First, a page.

- News Home
5 December 2013 11:26 am ,
Vol. 342 ,
An animal rights group known as the Nonhuman Rights Project filed lawsuits in three New York courts this week in an...
Researchers have been hot on the trail of the elusive Denisovans, a type of ancient human known only by their DNA and...
Thousands of scientists in the Russian Academy of Sciences (RAS) are about to lose their jobs as a result of the...
Dyslexia, a learning disability that hinders reading, hasn't been associated with deficits in vision, hearing, or...
Exotic, elusive, and dangerous, snakes have fascinated humankind for millennia. They can be hard to find, yet their...
Researchers have sequenced and analyzed the first two snake genomes, which represent two evolutionary extremes. The...
Snake venoms are remarkably complex mixtures that can stun or kill prey within minutes. But more and more researchers...
At age 30, Dutch biologist Freek Vonk has built up a respectable career as a snake scientist. But in his home country,...
- 5 December 2013 11:26 am , Vol. 342 , #6163
- About Us
House Spending Panel Votes to Gut Clean-Energy Research
19 June 2013 2:00 pm
Republicans in the U.S. House of Representatives made manifest yesterday how much they dislike President Barack Obama's clean-energy agenda as a House spending panel voted for massive cuts in clean-energy research.
The Subcommittee on Energy and Water Development, and Related Agencies, a part of the House Appropriations Committee, passed its markup of the proposed budget for fiscal year 2014, which begins on 1 October. In its version of the budget, the subcommittee would slash spending on the Department of Energy's (DOE's) Advanced Research Projects Agency-Energy (ARPA-E) from the current level of $252 million to just $50 million, an 80% cut. Kick-started in, ARPA-E aims to quickly develop the most promising results from basic research to a point at which private industry can take them over. The Obama administration had requested a boost for ARPA-E to $379 million. The subcommittee would also chop back funding for DOE's work on renewable energy by 50% to $983 million, according to a subcommittee press release.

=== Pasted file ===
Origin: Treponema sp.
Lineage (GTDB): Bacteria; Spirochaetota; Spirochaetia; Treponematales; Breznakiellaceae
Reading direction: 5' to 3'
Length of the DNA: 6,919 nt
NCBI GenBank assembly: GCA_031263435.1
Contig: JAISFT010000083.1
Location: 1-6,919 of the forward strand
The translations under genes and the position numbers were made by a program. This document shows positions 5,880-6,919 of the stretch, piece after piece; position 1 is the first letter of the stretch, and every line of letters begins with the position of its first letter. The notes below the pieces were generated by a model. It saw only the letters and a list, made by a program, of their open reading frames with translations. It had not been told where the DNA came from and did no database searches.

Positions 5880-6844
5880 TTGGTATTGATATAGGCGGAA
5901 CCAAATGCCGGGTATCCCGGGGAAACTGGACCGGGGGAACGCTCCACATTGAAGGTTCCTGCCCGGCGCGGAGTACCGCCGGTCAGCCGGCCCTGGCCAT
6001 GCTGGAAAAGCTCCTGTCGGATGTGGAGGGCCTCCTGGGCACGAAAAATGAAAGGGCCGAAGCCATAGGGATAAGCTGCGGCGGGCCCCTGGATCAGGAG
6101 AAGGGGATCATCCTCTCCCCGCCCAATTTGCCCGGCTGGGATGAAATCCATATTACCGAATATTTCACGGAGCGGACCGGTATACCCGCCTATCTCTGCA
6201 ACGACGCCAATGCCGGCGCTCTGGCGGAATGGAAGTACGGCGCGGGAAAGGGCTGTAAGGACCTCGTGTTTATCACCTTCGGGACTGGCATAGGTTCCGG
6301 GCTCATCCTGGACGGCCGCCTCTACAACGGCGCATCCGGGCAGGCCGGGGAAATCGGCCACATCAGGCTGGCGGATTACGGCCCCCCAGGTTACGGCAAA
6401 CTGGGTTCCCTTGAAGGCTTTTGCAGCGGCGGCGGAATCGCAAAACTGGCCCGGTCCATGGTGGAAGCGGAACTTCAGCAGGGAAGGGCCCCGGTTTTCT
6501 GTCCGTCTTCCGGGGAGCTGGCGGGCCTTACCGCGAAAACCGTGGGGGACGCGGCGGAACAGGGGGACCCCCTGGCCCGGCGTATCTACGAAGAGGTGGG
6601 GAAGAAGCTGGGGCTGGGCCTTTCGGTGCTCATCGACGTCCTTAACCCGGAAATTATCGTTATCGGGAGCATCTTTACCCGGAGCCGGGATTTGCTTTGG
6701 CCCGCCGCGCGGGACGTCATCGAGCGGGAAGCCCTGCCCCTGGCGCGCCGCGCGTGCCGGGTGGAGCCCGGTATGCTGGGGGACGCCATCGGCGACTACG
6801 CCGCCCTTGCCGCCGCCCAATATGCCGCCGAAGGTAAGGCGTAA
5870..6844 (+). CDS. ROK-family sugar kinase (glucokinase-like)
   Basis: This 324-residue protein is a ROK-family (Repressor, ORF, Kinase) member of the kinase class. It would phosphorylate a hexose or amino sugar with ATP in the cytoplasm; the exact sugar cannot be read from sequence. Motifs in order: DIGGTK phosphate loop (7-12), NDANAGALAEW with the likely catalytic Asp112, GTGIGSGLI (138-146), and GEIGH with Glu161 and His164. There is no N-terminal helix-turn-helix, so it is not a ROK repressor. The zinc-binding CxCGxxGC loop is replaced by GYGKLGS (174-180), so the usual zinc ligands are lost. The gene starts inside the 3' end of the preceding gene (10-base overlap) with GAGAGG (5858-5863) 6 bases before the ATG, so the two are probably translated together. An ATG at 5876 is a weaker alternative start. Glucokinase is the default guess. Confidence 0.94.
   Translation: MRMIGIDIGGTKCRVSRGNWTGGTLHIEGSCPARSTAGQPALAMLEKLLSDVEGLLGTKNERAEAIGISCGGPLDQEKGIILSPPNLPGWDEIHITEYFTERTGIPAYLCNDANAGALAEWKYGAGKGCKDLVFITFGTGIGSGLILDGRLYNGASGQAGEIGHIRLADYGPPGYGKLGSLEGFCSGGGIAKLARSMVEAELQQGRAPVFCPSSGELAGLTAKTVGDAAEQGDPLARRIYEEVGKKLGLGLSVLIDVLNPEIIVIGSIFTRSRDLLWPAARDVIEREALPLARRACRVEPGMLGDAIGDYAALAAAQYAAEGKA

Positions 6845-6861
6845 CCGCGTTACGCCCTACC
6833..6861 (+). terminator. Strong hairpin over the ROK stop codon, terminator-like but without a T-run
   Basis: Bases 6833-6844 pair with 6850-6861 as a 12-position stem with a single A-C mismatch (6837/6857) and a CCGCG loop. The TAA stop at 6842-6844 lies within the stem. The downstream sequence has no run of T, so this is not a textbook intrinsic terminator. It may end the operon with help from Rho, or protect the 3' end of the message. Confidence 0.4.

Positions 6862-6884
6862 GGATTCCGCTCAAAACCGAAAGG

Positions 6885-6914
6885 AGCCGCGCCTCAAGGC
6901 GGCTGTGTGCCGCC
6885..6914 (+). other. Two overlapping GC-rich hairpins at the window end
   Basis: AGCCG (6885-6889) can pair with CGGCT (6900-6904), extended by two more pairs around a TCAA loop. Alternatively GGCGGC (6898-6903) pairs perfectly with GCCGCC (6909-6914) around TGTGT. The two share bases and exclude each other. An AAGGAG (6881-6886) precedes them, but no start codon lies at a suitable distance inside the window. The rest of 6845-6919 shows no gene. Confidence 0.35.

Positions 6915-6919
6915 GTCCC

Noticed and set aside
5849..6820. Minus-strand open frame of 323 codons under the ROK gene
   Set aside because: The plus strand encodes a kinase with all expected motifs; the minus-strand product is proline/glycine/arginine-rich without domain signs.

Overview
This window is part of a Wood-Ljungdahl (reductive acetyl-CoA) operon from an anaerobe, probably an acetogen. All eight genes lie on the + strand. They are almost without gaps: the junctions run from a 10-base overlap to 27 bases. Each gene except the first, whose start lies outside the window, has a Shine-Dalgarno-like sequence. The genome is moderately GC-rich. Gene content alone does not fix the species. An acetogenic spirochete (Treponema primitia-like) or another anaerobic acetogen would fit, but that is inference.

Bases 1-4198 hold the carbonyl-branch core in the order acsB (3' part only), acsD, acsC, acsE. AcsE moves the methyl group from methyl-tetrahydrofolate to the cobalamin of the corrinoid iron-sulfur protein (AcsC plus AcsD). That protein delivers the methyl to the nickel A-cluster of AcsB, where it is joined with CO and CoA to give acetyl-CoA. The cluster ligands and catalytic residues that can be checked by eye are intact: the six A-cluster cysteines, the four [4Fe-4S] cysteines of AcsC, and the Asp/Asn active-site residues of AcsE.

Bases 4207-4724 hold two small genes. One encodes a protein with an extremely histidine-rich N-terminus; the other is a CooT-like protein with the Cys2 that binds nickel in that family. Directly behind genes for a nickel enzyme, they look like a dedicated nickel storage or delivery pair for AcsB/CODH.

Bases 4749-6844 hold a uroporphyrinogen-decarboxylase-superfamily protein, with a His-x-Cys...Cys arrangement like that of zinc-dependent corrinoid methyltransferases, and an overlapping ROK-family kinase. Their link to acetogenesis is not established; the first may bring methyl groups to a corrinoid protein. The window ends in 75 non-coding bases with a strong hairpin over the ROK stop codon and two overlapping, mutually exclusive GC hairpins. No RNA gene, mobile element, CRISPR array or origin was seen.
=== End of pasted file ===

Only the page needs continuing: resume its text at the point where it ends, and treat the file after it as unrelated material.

Representative Rodney Frelinghuysen (R-NJ), chair of the subcommittee, says that such cuts are necessitated by efforts to cut overall federal spending. Leaders of the Republican controlled House put a $30.4 billion spending cap on the energy and water spending bill, which funds DOE and the Army Corps of Engineers. That number is $2.9 billion below this year's spending level and more than $4 billion below the Obama administration's requested level. "The cuts we were forced to make to the applied energy research and development sector will shift work of this type to the private sector," Frelinghuysen said during a hearing on the bill. Representative Marcy Kaptur (D-OH), the ranking member of the subcommittee, noted that "the bill would effectively end" ARPA-E.